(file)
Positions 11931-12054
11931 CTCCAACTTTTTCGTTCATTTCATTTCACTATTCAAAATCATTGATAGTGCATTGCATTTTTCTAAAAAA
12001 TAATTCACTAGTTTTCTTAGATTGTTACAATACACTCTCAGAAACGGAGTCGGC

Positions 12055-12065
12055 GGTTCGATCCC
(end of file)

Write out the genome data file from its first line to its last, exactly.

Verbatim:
Positions 11931-12054
11931 CTCCAACTTTTTCGTTCATTTCATTTCACTATTCAAAATCATTGATAGTGCATTGCATTTTTCTAAAAAA
12001 TAATTCACTAGTTTTCTTAGATTGTTACAATACACTCTCAGAAACGGAGTCGGC

Positions 12055-12065
12055 GGTTCGATCCC